I'm trying to find the min/max of the number of years played and the min/max batting average of a list of players in an input file inputted in by the user that looks like this, the file is read and checked and then the program goes and gets the name, team, average, bats, hits.

Name Team Years at bats hits
Bob Astros 2 145 40
Sam Mets 1 100 35
Earl Giants 8 560 150
Joe Yankees 6 430 100
Mike Padres 3 265 95
John Twins 5 333 90
Frank Cardinals 7 450 80
Carl Athletics 4 300 105

Dev c++ is currently stuck on the very first if stmt and i'm not sure why.
Is there anything else you see wrong!!!! Please help not compiling!!!
It would be really appreciated!!!

#include <iostream>
#include <fstream>
#include <string>
using namespace std;
int main()
{
 
ifstream infile;
 
int bats, hits, years;
string userfilename, name, team, minName, minimumYears, minTeam, minBats, 
minHits, maximumYears, //declaring each item needed
maxName, maxTeam, maxBats, maxHits, maximumAvg, minimumAvg;
double average;
 
average = (hits/bats); //computing the average
 
minimumYears = 100000;
maximumYears = -1;
maximumAvg = -1; //initializing the Avg/Years
minimumAvg = 2;
 
cout <<"Enter the name of the input file: \n"; //User inputs file
cin >> userfilename;
 
infile.open(userfilename.c_str());
if(infile.fail())
{
cout << "Error opening file\n"; //check to see if file
exit(1); //opens correctly
 
}
 
cout <<"-------------------------------------------------------\n";
cout << "Name" << "Team" << "Average" << "At Bats" << "Hits" << endl;
cout <<"-------------------------------------------------------\n";
 
infile >> name >> team >> years >> bats >> hits;//file gets items
 
cout << name << team << average << bats << hits << endl;
 
infile >> name >> team >> years >> bats >> hits;
 
while(!infile.eof()) //until end of file do the following
{
if (years < minimumYears ) //find the minimumYears played
{
minimumYears = years;
minName = name;
minTeam = team;
minBats = bats;
minHits = hits;
}
 
if ( years > maximumYears ) //find maximumYears played
{
maximumYears = years;
maxName = name;
maxTeam = team;
maxBats = bats;
maxHits = hits;
}
//Going get another line of players info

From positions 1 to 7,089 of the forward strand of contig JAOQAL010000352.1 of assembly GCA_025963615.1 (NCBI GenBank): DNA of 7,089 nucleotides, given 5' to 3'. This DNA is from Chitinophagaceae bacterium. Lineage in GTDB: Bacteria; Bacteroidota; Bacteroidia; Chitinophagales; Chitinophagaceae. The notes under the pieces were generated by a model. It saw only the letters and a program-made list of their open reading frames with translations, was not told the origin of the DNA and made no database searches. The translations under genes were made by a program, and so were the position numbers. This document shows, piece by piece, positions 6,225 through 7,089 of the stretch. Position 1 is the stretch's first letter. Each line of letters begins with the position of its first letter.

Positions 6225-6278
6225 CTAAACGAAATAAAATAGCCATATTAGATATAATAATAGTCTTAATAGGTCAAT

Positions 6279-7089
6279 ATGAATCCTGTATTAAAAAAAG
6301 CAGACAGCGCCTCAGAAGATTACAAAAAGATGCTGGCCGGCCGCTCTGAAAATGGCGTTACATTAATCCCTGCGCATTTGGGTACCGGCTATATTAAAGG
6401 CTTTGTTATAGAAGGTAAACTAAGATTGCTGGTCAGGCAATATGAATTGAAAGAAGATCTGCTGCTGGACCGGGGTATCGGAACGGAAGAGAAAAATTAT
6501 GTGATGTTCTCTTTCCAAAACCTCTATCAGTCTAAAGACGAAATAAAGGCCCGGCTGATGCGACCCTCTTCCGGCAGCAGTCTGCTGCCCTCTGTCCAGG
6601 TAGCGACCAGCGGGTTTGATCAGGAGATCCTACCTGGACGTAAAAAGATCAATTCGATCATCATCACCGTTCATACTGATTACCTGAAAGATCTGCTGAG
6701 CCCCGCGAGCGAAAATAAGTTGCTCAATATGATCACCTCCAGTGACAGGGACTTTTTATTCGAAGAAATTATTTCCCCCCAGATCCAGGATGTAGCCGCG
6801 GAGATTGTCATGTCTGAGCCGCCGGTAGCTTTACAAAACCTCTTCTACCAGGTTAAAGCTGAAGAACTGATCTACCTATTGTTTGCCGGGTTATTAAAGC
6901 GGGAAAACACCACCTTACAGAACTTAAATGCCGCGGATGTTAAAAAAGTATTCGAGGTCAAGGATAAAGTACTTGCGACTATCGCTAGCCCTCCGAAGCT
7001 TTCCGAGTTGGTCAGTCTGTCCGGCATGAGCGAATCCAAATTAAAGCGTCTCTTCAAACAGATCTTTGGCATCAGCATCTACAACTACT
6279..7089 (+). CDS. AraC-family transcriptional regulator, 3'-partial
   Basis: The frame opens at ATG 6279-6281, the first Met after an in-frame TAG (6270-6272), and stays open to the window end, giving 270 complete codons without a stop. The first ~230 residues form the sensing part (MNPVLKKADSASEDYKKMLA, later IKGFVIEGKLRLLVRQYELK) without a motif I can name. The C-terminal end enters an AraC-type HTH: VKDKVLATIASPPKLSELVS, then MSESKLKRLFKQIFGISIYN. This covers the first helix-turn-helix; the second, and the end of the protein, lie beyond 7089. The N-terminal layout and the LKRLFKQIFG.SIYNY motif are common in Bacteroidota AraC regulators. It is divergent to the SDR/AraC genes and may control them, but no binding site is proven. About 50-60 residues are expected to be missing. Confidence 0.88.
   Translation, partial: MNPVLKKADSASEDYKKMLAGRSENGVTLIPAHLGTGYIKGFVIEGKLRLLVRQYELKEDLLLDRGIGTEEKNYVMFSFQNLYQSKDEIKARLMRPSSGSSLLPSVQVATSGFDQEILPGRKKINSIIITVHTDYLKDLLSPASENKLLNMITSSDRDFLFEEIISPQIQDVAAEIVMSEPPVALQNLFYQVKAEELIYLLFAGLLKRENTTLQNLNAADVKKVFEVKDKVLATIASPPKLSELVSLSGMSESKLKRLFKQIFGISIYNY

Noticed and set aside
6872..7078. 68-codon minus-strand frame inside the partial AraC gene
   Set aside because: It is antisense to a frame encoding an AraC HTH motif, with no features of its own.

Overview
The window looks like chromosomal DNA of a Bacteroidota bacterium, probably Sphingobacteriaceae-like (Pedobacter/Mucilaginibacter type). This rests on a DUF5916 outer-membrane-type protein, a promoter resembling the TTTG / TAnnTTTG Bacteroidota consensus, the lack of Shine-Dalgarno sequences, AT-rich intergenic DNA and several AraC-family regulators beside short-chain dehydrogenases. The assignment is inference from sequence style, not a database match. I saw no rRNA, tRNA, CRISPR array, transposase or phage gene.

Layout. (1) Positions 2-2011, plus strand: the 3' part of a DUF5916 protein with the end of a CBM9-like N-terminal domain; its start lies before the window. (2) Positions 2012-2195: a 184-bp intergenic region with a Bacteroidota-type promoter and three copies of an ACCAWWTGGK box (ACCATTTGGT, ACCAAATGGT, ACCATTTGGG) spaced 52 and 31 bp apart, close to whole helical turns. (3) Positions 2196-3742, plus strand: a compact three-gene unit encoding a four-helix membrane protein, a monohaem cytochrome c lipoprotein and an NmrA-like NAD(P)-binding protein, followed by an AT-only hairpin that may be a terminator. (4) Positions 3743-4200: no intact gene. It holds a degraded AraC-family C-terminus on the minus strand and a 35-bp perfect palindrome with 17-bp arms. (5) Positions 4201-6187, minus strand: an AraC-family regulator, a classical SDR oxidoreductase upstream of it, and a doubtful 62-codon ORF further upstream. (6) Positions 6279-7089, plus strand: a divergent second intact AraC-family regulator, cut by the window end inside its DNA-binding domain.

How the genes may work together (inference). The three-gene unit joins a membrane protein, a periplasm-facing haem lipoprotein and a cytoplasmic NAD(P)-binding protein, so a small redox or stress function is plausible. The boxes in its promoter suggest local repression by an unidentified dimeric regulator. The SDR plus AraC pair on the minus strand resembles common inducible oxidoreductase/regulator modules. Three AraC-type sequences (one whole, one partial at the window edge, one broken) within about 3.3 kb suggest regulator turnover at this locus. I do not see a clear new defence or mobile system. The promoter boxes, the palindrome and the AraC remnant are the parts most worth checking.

infile >> name >> team >> years >> bats >> hits; 
 
if ( average > maximumAvg)
{
maximumAvg = average;
maxName = name;
maxTeam = team;
maxBats = bats;
maxHits = hits;
 
}
if (average < minimumAvg)
{
minimumAvg = average;
minName = name;
minTeam = team;
minBats = Bats;
minHits = hits;
 
infile >> name >> team >> years >> bats >> hits;
}
 
cout << "Highest and Lowest Averages" << endl;
//print out info for the player with the maximumAvg
cout << maxName << maxTeam << maximumAvg << maxBats << maxHits << endl;
cout << minName << minTeam << minimumAvg << minBats << minHits << endl;
 
cout << "Most and Least Number of Years Played" << endl;
//Print out infor for max/min years played
cout << maxName << maxTeam << maximumYears << maxAvg << maxBats << maxHits << endl;
cout << minName << minTeam << minimumYears << minAvg << minBats << minHits << endl;
 
 
 
system("pause");
return 0;
}

Some points....

You should declare the following variables as ints instead of strings, so that you can compare values later on: minimumYears, maximumYears, maximumAvg, minHits, maxBats, maxHits , minimumAvg, minBats This should fix the majority of the errors. A question for you: why in the world are you mixing prefixes in your variables? You use "maximum" sometimes, and other times just "max". It's OK to do the longer version if you want, but be consistent! There's a couple of errors that occur because you got mixed up.

Lastly, please use code tags, they make your code much easier to read.

I've always found that it's best to start small, get it compiling then add bits here and bits there, and always make sure it keeps compiling...that helps with figuring out where an error is...if it compiled before you added your new code and it doesn't compile anymore, you know there's something wrong with your new code...
Have you tried doing it this way? It might be a huge help in the future...you might start with this one by commenting out code that you don't need, then try compiling, successively uncommenting code and recompiling until it won't compile, and you will have some code that has problems...process of elimination...hope that helps...

I've always found that it's best to start small, get it compiling then add bits here and bits there, and always make sure it keeps compiling...that helps with figuring out where an error is...if it compiled before you added your new code and it doesn't compile anymore, you know there's something wrong with your new code...
Have you tried doing it this way? It might be a huge help in the future...you might start with this one by commenting out code that you don't need, then try compiling, successively uncommenting code and recompiling until it won't compile, and you will have some code that has problems...process of elimination...hope that helps...

Definitely. Some general rules that I keep in mind when programming something:

  • Make sure that anything longer than a few pages is split into several functions (as long as this is possible, sometimes it isn't).
  • Never write more than one function at a time.
  • Test each function before continuing.

And it's probably a good idea to write even less than a function and test it when you're starting. It's never a bad idea to write a program that's too small. As you get better at coding, you can write longer sections of code that aren't bug-ridden, but even so, you should periodically test out the code sections you've written.

This article has been dead for over six months. Start a new discussion instead.